The Crossing

SEE: World of Tomorrow: New Animated


The Day I Grew Up

SEE: Wisconsin’s Own en Español


SAT, APR 11 • 2:15 PM

WED, APR 15 • 9:15 PM

Sundance Cinema 1

SPECIAL PRESENTATION • narrative • Canada, 1985, color, DCP • 80 MIN DIRECTOR: JOHN PAIZS

Sundance Cinema 1

Sundance Cinema 1

Writer: John Paizs; cinematographer: John Paizs; editor: John Paizs, Gerry Klym; cast: Eva Kovacs, John Paizs, Neil Lawrie, Darrell Baran SECTION: RESTORATIONS AND REDISCOVERIES

SUN, APR 12 • 2:00 PM MIDWEST PREMIERE • narrative • Egypt, 2014, b/w, DCP • 116 MIN DIRECTOR: AHMAD ABDALLA

Writer: Sherin Diab, Mohamed Diab; cinematographer: Tarek Hefny; editor: Sara Abdallah; producer: Zein Kurdi; cast: Horeya Farghaly, Khaled Abol Naga, Maged El Kedwany


As a set designer, Maha specializes in creating worlds that don’t exist. But one day, while preparing a set on a rote melodrama, she turns around, and finds herself inhabiting it. Her husband and career are gone, replaced with a life as a Cairo housewife and a young child she doesn’t recognize. Just as she starts to get her bearings, Maha slides back into reality—or is it? As Maha continues to oscillate between worlds that occasionally overlap, director Ahmad Abdalla keeps her (and us) guessing as to which is her “real” life. Shot in classic black-and-white, this canny riff on the Hollywood “women’s picture” provides a very modern commentary on the binary roles offered to women, both onscreen and in life. Abdalla’s sensitive, thoughtful portrait of a woman feeling her way through a psychic breakdown has earned critical comparisons to the films of ngmar ergman, Fran ois Truffaut, and Woody Allen. (MK)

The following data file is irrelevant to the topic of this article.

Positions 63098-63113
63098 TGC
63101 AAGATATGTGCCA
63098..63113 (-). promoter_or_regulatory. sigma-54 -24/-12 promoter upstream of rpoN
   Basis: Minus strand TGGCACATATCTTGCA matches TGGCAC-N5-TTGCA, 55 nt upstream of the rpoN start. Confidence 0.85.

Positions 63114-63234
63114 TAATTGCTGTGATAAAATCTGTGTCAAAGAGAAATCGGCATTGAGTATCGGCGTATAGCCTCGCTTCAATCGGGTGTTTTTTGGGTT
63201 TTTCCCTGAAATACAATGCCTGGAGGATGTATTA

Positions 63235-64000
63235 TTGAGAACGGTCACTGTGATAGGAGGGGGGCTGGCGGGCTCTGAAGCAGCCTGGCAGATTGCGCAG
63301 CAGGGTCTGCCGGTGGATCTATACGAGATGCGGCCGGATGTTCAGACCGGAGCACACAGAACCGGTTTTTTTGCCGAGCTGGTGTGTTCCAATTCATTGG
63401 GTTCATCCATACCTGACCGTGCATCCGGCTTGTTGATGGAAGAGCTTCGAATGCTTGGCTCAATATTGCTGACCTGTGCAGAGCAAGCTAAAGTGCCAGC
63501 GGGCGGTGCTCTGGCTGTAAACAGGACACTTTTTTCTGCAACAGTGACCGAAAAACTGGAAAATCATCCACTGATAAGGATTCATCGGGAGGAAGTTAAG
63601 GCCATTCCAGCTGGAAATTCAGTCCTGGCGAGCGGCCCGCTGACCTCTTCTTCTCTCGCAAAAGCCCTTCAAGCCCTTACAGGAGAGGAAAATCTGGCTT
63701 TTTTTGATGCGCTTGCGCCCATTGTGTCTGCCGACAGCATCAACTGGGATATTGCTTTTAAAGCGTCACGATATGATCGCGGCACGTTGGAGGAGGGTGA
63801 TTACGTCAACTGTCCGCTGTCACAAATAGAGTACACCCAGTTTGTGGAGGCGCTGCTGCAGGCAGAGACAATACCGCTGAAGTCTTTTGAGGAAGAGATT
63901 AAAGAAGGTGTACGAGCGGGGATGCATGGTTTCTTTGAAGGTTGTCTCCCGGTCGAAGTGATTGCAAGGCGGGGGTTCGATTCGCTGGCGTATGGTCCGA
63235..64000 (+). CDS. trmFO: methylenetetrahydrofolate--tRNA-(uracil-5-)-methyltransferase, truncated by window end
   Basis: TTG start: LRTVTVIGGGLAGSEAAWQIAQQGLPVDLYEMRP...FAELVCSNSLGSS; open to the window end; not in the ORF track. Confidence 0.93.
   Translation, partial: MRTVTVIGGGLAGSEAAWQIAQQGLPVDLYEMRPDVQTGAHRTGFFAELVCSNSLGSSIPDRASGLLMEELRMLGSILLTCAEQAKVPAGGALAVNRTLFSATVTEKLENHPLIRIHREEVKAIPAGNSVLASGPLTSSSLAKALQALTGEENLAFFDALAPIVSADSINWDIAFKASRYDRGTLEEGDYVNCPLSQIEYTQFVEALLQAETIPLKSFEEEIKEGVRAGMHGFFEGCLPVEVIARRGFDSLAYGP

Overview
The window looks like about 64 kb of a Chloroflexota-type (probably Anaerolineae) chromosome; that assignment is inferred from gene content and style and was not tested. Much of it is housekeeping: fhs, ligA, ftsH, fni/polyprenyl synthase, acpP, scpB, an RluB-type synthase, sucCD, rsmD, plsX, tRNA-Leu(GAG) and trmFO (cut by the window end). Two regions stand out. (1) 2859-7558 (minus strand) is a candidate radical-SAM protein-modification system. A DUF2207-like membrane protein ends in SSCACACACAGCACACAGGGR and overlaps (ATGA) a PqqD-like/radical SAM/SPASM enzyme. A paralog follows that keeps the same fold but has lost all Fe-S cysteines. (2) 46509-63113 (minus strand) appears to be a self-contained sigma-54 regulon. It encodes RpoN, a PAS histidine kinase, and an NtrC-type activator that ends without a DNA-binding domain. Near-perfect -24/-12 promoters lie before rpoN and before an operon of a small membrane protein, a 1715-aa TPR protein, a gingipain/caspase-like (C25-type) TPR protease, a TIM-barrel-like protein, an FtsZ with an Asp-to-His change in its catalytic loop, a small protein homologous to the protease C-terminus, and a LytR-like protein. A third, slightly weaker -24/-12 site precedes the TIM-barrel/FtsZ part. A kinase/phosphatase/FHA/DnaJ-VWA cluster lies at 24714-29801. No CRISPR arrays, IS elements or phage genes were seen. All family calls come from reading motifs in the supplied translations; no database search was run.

SEE: Big Screens, Little Folks: Short and


Dinner, Drinks, Entertainment FRI, APR 10 • 6:30 PM

Madison Museum of Contemporary Art

SUN, APR 12 • 8:30 PM


Join us as we triple up on Wisconsin’s Own documentaries chronicling the unique food, drink, and entertainment experiences that help make this state what it is. Gobble up all there is to know about supper clubs, chug down a pint or two of anecdotes about ew larus’ finest brew, and take a quick roller coaster ride through one of Wisconsin’s most down-home amusement parks.


• Little America MADISON PREMIERE • documentary • 2014, color, HD projection • 6 MIN DIRECTOR: Kurt Raether

A quick guided tour of Little A-Merrick-A, the homegrown amusement park that serves as the pride and joy of Marshall, Wisconsin. Find out what’s behind the spelling of the name, and just what a Wisconsin safari ride entails in Kurt Raether’s heartfelt short. 2015 Golden Badger winner. (BR)

• Old Fashioned: The Story of the Wisconsin Supper Club

WORLD PREMIERE • documentary • USA, 2015, color, HD projection • 47 MIN DIRECTOR: Holly L. De Ruyter

Cinematographer: Matt Relstab, Amanda Clifford; editor: Holly L. De Ruyter

Relish dishes, low lighting, cheese curds, live entertainment, Friday night fish fry, and Saturday night prime rib. Nothing encapsulates Wisconsin dining as uniquely as that strange beast known as the supper club. Holly De Ruyter’s stylish documentary takes us on a funfilled tour of our state’s wide variety, and as an added bonus, shares with us the definitive mixological magic of that Wisconsin supper club standard: the Brandy Old Fashioned. (BR)

• Tale of the Spotted Cow

WORLD PREMIERE • documentary • USA, 2015, color, HD projection • 38 MIN DIRECTOR: BILL ROACH

Cinematographer: Bill Roach, Logan Cascia; editor: Logan Cascia; music: Mark Croft; producer: Bill Roach; narrator: Derrick Davis

Wonderfully candid interviews with New Glarus Brewery founders/ owners Deb and Dan Carey fuel this inside look at the legend behind Wisconsin’s signature craft beer, Spotted Cow. Filmmaker Bill Roach has captured endearingly down to earth and detailed anecdotes about the couple’s history both in and out of the brewery, revealing a truelife rags-to-riches tale that is both touching and inspiring. (BR)

Dog Days

SEE: Wisconsin’s Own Shorts: Storytime